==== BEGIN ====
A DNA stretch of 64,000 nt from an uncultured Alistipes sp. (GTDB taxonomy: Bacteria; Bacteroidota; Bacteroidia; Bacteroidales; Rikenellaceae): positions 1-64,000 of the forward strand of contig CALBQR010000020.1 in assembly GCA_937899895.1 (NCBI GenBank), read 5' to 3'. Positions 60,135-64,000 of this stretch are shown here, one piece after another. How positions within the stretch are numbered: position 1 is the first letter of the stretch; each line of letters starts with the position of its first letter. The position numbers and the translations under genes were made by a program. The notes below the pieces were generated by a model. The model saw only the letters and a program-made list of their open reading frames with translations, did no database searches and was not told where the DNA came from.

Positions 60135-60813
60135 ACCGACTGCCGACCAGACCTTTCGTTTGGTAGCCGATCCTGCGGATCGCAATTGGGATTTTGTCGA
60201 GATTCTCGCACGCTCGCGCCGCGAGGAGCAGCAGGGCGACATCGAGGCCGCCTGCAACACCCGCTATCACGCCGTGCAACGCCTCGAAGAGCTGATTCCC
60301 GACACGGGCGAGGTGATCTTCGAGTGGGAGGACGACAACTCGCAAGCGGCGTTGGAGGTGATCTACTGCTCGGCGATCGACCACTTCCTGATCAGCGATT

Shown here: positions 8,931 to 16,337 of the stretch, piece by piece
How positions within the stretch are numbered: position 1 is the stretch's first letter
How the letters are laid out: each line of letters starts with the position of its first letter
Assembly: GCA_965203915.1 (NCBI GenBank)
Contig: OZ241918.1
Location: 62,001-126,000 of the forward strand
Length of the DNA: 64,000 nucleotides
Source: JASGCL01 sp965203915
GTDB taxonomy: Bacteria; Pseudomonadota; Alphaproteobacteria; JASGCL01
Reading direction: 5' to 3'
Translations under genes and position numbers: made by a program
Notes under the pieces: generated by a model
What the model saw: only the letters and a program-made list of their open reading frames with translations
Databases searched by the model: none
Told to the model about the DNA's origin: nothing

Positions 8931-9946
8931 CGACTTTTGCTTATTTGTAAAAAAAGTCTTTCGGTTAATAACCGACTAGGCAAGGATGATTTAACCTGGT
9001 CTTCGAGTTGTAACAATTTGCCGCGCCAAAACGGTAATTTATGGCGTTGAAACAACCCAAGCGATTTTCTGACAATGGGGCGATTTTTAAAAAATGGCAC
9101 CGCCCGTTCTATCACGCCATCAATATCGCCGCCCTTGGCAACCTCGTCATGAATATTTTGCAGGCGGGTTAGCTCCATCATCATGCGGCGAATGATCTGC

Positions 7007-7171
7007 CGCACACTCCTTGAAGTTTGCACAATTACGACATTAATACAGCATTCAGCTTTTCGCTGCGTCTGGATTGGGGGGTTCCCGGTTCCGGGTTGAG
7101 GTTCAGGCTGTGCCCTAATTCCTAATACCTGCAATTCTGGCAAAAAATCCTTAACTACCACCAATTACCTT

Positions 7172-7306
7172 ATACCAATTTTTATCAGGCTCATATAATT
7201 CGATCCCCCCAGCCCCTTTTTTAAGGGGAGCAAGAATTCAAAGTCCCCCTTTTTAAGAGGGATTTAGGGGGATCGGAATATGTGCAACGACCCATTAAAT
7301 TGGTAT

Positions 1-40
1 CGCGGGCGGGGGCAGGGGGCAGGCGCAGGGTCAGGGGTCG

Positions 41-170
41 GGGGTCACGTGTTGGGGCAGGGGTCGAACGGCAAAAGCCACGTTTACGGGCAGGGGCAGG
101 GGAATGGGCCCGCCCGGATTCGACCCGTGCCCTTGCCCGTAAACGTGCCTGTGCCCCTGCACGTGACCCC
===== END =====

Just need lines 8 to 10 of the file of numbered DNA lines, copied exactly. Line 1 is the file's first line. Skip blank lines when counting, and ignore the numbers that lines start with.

How the letters are laid out: each line of letters starts with the position of its first letter
Assembly: GCA_965203915.1 (NCBI GenBank)
Contig: OZ241918.1